Angelina Jolie covers the new digital issue of Vogue– and this cover is f-cking spectacular. 


It’s been a while since we’ve seen cover model Angelina moving like this: she’s playful, she’s exuberant, she is serving, and as the kids say, the face card never declines. Check out her vibe in this video, how much fun she’s having, and how much she’s feeling herself. 

The cover story is in support of Atelier Jolie which is launching in November. There’s also an Atelier Jolie capsule collection in collaboration with Chloé “consisting of evening­wear directly inspired by Jolie’s quietly sophisticated sensibilities” and as writer Chioma Nnadi notes, even though Angelina isn’t always breaking the internet with her style choices like Zendaya or Rihanna:

“…her approach to fashion has been hugely influential. Each style move she makes is fastidiously anatomized by fans on social media, and her seeming reluctance to make a spectacle of herself has only contributed to the current yen for all things quiet luxury…”


It’s an astute observation – Angelina’s pieces are always high-end and high-quality, she’s almost always in classics, and she’s been rotating these classics for years. Not only on herself but now, increasingly, on her children, as we saw at the premiere of Eternals a couple of years ago

Her children, by the way, are involved in this project too. Atelier Jolie is fashion initiative for their family. Angie was with Zahara when they decided that Andy Warhol and Jean-Michel Basquiat’s space would eventually be were Atelier Jolie would be headquartered and she’s been collaborating on the designs along with her brother, Pax. Both are part of the Vogue feature. 


The pride on Angelina’s face there is unmistakable as she’s looking into Pax’s lens. As we have seen over the years, she and her six children are a unit. And now, in their New York era, they’re moving into fashion and stage production (she’s producing The Outsiders on Broadway) and building a bigger community. Because as she tells Chioma, “I don’t want to be a big fashion designer. I want to build a house for other people to become that.”

Which is why Atelier Jolie brand president and chief operating officer, Helen Aboah, and Giles Duley, advisor for corporate impact, are also part of the story. 

“Over the last 20 years documenting humanitarian stories, I’ve seen the negative impact of Western consumerism on developing countries—from child labor, illegal extraction of minerals, pollution from the dyeing of fabrics, exploitation of farmers, and much more,” [Duley] says. “Atelier Jolie can have an incredible positive impact on artisans who have often been unrecognized and undervalued—but we also have an opportunity to start conversations about workforce exploitation, pollution, and waste.” Adds Aboah: “At the top of Angelina’s manifesto is also the idea that we are all creators.”

That’s the goal of Atelier Jolie: to create opportunities for creative collaboration for artisans from around the world and also to amplify an emerging fashion ethos that combines style with sustainability. And part of that is working with materials that can be reused and reimagined to design pieces that can be kept, not just for a season but, ideally, through all the seasons of our lives.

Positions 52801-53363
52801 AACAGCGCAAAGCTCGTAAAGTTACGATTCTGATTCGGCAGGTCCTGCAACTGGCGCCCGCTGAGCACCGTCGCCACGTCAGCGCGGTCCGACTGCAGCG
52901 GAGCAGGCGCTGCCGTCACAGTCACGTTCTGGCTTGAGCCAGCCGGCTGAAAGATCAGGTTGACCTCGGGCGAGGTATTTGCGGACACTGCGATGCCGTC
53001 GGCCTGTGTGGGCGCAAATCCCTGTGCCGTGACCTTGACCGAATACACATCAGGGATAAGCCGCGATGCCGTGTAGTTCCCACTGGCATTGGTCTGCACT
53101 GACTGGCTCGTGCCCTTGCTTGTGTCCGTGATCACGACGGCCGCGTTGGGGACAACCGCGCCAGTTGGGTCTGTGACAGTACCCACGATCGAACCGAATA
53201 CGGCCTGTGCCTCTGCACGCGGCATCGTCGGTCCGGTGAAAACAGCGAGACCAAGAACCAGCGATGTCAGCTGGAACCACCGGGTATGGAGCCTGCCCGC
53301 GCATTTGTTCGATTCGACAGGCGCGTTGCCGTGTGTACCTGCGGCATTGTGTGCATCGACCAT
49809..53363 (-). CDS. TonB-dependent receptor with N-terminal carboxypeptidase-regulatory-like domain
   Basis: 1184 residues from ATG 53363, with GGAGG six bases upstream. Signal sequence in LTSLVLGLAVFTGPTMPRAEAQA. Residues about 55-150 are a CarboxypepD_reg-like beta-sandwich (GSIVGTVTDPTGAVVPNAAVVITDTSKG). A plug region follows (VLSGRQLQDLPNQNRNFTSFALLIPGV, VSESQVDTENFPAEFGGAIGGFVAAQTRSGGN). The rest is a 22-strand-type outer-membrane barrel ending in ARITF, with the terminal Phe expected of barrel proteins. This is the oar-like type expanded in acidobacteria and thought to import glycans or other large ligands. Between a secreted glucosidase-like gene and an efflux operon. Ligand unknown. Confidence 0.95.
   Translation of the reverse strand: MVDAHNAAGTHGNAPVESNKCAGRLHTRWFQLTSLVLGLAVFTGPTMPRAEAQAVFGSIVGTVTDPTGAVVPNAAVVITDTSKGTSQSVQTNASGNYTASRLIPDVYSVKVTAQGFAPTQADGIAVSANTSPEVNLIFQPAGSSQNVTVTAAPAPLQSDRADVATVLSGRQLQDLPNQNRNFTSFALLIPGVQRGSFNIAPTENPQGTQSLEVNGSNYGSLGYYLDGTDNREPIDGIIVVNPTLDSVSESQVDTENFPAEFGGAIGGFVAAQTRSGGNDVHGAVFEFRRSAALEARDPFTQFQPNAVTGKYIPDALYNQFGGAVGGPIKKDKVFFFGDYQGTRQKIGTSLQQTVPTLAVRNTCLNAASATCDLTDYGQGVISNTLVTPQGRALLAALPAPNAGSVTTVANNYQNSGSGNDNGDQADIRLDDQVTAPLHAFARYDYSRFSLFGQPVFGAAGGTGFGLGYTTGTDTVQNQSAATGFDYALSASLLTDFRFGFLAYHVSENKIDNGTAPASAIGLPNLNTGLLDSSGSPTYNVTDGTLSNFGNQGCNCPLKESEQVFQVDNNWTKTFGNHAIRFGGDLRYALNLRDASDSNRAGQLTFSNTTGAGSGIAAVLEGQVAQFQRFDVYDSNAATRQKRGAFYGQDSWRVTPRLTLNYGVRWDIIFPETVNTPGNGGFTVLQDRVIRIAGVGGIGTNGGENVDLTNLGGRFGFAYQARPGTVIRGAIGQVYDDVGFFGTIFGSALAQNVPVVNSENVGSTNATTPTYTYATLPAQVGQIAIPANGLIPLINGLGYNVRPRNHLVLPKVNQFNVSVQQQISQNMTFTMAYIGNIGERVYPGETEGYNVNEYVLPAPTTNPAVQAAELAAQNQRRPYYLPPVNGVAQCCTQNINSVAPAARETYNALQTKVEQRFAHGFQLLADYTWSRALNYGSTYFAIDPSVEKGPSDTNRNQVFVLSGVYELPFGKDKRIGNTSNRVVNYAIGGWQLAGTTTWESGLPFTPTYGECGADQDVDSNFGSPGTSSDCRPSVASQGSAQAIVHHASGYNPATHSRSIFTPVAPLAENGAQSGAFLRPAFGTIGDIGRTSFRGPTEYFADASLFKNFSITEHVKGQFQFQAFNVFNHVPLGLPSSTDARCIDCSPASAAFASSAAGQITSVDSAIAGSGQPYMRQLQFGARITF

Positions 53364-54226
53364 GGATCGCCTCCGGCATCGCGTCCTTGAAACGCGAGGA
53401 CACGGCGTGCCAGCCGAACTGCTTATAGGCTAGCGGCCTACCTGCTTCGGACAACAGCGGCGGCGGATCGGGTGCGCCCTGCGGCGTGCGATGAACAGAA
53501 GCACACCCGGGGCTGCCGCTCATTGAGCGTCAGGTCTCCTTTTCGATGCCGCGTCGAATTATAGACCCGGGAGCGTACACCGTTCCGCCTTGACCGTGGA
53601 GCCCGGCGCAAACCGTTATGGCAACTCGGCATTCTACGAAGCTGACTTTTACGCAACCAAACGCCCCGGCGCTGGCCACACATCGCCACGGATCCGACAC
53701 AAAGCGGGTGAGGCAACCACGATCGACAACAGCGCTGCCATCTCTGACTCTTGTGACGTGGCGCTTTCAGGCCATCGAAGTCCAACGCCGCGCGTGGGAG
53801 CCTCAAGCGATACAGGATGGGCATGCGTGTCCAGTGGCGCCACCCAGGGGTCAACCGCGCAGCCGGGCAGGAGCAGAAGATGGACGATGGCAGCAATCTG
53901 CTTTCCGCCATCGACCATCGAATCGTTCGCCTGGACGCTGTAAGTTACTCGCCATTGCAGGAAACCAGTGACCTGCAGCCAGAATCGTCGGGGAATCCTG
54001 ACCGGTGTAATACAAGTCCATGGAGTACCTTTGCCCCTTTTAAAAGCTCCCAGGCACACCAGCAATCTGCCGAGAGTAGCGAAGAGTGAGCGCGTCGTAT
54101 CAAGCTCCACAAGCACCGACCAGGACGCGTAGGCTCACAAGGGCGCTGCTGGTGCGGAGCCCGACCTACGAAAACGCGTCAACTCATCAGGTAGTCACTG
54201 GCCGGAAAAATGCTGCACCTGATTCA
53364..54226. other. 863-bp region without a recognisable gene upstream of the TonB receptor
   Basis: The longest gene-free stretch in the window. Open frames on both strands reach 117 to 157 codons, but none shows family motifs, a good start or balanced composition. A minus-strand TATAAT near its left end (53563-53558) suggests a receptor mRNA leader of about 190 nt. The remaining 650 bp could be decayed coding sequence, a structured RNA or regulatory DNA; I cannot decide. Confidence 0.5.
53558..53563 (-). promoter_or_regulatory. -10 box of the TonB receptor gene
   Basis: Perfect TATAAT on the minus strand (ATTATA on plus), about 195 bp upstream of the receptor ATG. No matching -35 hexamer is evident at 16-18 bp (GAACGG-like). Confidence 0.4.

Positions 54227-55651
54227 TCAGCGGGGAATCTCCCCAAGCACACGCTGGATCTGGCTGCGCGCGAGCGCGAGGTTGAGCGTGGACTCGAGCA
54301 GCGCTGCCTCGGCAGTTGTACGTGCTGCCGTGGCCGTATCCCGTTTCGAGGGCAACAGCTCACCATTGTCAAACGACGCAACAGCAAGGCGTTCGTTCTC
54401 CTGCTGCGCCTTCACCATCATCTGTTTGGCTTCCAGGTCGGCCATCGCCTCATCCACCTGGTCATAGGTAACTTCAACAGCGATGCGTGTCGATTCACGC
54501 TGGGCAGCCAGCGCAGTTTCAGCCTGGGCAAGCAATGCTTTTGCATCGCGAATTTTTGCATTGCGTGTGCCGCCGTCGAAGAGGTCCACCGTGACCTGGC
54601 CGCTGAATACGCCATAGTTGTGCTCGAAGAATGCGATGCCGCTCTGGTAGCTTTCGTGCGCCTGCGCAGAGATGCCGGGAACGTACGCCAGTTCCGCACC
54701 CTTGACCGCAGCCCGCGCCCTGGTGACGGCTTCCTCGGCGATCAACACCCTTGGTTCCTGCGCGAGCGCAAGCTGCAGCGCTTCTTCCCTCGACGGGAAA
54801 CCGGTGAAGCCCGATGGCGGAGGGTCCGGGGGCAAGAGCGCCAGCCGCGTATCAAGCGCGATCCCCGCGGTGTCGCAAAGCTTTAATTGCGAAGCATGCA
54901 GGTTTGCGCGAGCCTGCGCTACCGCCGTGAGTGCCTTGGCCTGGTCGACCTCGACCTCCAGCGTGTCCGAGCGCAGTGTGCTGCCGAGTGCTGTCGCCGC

This though is where it gets interesting for Angelina because she alludes to her current season of uncertainty and rediscovery. Atelier Jolie, for her then, is personal. She has external ambitions for what she wants to achieve both for the industry and the people who will be invited to join it but she also appears to have internal motivations for herself, venturing into this new creative space so that she can grow as an artist and experience more healing through the artistic process:

“Sometimes the way you dress says, ‘Don’t mess with me—I’ve got my armor on,’ ” says Jolie. “But I want a woman to feel safe enough that she can be soft. After I went through something where I was hurt, I had a therapist ask if I would try wearing a flowing garment. Sounds silly, but I assumed that pants and boots projected a ‘tougher’ look, a stronger me. But was I strong enough to be soft? At the time, no. I felt vulnerable. Now I wonder if I don’t know what my style is because I’m still understanding who I am at 48. I guess I’m in transition as a person.” She pauses to gather her thoughts. “I feel a bit down these days. I don’t feel like I’ve been myself for a decade, in a way, which I don’t want to get into." She adds that she started doing less film work “seven years ago, only taking jobs that didn’t require long shoots. We had a lot of healing to do. We’re still finding our footing.” Atelier Jolie is part of this process, it seems. “I think part of this has also been therapeutic for me—to work in a creative space with people you trust and to rediscover yourself,” she says. “I’m hoping to change many aspects of my life. And this is the forward-facing one.”

If you’ve been following the headlines, it’s not hard to connect what she’s saying here with what she and her children have been through. We can talk about this some more in the chat on Substack at The Squawk today – subscribe here and join us if you haven’t already! 


For now, let’s enjoy more of these images, especially this shot of Angie in one of her Atelier Jolie x Chloé pieces. This bronzy orange slip dress is stunning. But the main event is definitely the velvet cape! 

Discussion thread open for this post on The Squawk!